Paco Underhill, author of several books on why consumers buy and consultant to large retailers, knows as much as any author I’ve read about where to place items on shelves, how consumers make buying decisions and specifically what drives female consumer choices. His work warrants your study and this weekly fax does not offer enough real estate to properly review the body of evidence his research has unearthed. I will, however, point you to one interesting aspect of Underhill’s research:
When Underhill observes consumers during a shopping trip to Target or Wal-Mart, and then follows them to their car to ask them questions about what just happened, he’s often amazed at the consumer’s inability to properly perceive total time spent in the store. We, as consumers, have a notorious habit of overestimating the amount of time we just spent in a store. Some guess an hour when they only spent 20 or 30 minutes shopping. When asked what they just bought, consumers have a knack for forgetting all of the impulse purchases that were thrown in the cart, but not on the shopping list.
What can we learn from Underhill’s research?
First, that perception is not reality for the consumer in many ways when the business owner or marketer is the one observing. What consumers tell you and what you actually observe are often worlds apart. In fact, perception is often not reality for the consumer as well. A consumer who does not perceive extra spending on impulse purchases cannot simply explain those purchases away to their credit card statement, they actually have to pay for them. The reality of purchase behavior and the consumer’s perception are therefore often irrelevant.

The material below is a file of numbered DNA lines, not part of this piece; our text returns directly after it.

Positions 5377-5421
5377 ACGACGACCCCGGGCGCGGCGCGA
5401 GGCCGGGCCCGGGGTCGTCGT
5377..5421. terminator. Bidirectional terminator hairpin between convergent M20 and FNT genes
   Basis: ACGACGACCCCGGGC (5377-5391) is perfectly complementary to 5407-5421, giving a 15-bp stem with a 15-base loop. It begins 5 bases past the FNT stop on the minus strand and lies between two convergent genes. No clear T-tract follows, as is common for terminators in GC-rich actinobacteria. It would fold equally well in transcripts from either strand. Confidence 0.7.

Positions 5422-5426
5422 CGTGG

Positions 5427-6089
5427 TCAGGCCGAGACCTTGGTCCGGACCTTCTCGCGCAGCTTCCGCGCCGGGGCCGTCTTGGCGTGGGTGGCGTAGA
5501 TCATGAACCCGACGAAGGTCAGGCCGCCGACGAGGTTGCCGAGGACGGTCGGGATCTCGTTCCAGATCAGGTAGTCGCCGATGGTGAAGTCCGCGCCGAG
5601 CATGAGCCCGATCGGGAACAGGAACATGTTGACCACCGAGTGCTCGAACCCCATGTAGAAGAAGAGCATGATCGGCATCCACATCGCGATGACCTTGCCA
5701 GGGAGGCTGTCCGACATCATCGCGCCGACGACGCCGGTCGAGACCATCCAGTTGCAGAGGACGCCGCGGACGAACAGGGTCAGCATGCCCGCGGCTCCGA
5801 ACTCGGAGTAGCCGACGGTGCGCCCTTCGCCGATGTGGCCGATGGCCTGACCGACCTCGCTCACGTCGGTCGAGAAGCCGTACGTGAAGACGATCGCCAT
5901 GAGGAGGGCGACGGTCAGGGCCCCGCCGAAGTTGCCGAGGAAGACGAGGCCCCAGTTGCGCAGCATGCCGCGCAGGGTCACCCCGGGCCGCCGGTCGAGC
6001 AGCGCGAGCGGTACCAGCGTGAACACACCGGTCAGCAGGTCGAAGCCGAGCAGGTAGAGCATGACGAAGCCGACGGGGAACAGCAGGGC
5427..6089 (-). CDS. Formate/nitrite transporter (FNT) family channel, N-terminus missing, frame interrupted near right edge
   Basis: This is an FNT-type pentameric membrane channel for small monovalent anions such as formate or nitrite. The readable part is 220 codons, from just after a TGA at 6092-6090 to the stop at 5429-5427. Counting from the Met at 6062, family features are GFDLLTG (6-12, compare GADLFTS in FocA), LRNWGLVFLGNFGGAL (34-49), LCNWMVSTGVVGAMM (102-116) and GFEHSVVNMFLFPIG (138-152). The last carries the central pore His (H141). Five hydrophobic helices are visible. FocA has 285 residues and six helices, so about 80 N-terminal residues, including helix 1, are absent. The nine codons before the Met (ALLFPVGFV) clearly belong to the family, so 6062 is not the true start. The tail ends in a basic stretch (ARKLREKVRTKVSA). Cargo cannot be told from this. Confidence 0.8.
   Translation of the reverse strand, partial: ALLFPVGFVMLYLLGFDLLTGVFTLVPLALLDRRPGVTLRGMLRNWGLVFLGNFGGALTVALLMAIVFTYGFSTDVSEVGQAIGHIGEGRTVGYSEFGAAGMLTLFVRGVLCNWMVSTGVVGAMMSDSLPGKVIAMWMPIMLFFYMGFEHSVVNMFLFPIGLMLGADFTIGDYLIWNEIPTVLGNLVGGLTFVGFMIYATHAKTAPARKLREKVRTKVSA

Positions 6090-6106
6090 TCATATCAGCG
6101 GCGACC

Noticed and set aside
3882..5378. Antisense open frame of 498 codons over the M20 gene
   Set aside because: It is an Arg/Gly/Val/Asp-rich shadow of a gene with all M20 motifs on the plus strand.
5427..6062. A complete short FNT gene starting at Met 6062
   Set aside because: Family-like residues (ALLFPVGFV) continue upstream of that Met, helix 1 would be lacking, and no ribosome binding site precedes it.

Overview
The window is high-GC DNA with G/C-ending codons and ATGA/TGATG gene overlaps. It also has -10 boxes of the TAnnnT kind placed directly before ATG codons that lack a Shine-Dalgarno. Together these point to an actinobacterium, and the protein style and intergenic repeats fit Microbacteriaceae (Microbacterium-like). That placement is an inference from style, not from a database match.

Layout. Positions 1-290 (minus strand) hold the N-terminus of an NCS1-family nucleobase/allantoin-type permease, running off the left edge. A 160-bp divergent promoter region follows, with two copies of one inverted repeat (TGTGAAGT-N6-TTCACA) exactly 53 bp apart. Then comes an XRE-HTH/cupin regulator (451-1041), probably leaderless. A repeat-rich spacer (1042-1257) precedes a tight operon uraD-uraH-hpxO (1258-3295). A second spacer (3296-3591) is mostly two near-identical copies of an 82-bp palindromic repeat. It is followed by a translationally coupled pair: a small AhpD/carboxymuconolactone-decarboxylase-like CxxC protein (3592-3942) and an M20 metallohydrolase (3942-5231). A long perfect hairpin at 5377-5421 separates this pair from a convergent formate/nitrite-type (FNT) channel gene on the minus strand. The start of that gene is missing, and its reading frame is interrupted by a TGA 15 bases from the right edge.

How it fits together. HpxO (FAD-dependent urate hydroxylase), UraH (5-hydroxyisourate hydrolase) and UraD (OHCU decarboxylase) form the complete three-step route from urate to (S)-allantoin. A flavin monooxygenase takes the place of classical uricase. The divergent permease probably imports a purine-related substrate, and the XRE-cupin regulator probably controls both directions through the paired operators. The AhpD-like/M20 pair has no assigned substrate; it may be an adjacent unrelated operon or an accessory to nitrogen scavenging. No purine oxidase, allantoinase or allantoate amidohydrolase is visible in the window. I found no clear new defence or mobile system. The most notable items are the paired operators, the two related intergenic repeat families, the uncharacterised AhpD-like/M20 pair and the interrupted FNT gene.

It’s why so many retailers have continued to stock the isles full with merchandise as high and wide as the eye can see, because data prove it necessary to increase sales. When Wal-Mart tried to de-clutter their stores in 2012, they lost over $1 billion in sales. JC Penney did the same thing under ex-CEO Johnson’s rule which cost him his job when sales slipped 25%. Regardless of consumer surveys that report overwhelming support of de-cluttering stores, the consumer’s purchase behavior simply doesn’t support this approach.
Where in your practice do your patients tell you one thing, either directly or in survey, but their behavior is exactly the opposite? We’ve seen it in our practices with the consumption of convenience items like our latte machines, hand lotions, chapstick, gifting and referral contest prizes. Patients will frequently report on surveys that these things are “nice but not necessary” while their behavior indicates an entirely different set of data. Try taking the coffee machine away or putting one-ply toilet paper in your patient restrooms and see what happens after your customers have come to expect a higher standard of service. What they say and how they actually feel and behave are completely different. Late hours, expanded locations, ease of use of patient services like on-line bill pay and insurance filing are other areas that deserve your investigation. What people claim as unimportant to them when choosing a healthcare provider is often the exact opposite of how they actually choose your office versus a competitor.